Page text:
• Haha, I know the feeling. I think it’s a good idea to part blogging and writing. They use very different sides of the brain, I think. Sometimes I like to do a bit of research for my posts as well, though I’m in a slack lately. Doh.
            What’s your work? 🙂

          • Wow, that’s damn cool! 😀 Can a noobie with no knowledge whatsoever (except my brother is a computer scientist, so I’ve heard some over the dinner table) ask what you code?

          • I’m not a computer scientist; all my stuff has been in the business field. What I have coded is RPG (for IBM systems), a little Fortran and Assembler, some COBOL, some Lansa, some Java, some PHP, and a bit of C#.Net. I also know HTML and Cascading Style Sheets, with a touch of Javascript thrown in for good measure.

          • What kind of programs do you do? Is it kind of freelance? 🙂
            I’ve always wanted to be able to do a bit of coding myself. Do you have any advice on where to start?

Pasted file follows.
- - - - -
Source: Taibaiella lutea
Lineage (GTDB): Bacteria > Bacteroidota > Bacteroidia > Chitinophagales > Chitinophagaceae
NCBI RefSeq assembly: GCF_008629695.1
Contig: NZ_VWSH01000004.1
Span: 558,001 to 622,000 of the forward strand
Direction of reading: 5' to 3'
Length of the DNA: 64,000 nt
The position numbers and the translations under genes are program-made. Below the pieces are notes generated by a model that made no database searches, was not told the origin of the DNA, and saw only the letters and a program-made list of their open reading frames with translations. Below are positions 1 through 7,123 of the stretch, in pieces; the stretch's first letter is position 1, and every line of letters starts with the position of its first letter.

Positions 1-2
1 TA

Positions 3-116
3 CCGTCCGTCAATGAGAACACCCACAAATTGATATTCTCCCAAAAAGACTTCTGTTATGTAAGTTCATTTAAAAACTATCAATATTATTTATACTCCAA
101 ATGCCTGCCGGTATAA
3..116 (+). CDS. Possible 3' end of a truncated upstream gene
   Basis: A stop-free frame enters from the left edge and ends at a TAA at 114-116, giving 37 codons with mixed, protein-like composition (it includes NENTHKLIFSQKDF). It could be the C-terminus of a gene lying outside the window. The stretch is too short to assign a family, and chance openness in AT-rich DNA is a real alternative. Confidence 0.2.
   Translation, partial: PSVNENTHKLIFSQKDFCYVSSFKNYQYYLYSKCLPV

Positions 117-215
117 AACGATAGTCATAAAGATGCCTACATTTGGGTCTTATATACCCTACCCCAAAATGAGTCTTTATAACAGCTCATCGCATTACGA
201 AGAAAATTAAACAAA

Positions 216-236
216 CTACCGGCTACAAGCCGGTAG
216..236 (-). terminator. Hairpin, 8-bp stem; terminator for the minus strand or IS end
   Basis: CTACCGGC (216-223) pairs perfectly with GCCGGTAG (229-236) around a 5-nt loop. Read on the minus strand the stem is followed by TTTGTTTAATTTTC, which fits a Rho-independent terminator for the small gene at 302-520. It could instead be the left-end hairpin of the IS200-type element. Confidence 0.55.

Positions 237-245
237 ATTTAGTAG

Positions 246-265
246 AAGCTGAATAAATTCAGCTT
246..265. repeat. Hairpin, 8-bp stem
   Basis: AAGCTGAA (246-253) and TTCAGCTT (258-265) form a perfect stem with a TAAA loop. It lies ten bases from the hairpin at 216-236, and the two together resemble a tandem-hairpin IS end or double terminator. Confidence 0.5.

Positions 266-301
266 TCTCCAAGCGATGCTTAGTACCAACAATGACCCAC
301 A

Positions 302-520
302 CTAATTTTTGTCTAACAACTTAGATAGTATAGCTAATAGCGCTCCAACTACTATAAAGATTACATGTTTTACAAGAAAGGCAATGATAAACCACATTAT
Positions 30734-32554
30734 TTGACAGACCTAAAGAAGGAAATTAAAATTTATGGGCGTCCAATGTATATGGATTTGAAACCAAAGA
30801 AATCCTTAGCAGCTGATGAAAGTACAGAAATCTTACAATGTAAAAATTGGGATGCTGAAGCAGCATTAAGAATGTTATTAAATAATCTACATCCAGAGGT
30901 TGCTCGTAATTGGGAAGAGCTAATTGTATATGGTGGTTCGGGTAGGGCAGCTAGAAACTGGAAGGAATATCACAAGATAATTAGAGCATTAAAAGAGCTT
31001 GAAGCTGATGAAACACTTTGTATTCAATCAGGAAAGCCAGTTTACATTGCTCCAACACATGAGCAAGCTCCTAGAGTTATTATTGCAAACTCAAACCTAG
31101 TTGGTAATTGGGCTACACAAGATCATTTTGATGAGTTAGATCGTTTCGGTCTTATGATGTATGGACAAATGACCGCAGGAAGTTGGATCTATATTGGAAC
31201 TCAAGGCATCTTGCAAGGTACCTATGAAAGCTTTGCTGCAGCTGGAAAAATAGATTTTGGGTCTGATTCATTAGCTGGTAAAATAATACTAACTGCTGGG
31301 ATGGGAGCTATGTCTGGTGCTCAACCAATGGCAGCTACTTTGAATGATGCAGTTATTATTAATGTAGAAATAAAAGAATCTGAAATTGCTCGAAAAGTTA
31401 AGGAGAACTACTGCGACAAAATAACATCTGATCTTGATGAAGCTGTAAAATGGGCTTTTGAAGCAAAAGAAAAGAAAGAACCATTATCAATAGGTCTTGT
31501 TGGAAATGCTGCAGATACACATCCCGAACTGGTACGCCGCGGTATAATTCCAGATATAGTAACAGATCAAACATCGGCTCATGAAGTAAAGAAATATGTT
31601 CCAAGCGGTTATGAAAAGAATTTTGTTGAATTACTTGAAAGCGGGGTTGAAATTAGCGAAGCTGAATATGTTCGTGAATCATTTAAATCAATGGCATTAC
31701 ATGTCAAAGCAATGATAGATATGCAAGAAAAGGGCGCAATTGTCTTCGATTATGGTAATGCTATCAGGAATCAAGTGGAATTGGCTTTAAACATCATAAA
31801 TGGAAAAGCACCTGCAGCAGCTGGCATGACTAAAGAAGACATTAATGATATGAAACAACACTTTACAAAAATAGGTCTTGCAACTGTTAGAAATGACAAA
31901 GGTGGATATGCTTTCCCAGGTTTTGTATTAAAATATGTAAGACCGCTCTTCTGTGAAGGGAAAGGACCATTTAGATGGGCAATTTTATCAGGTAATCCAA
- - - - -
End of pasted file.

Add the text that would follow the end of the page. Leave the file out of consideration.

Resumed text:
• Right now I work as a consultant in business for myself, which isn’t all that it’s made out to be, but it pays the bills. Most of what I program are simple programs designed to help user do their job: at the moment I’m working for the State of PA in their malpractice insurance department, creating programs to help them process claims.

  2. Oh! Oh! Oh! you use Scrivener? I so so SO need to learn to use it. I have it, but it looks so daunting every time I open it, that I just go back to my manuscript on Word, which I HATE, and wish I had another brain for learning things that I know would be useful to my book-in-progress. And good on ye’ for getting your book in order!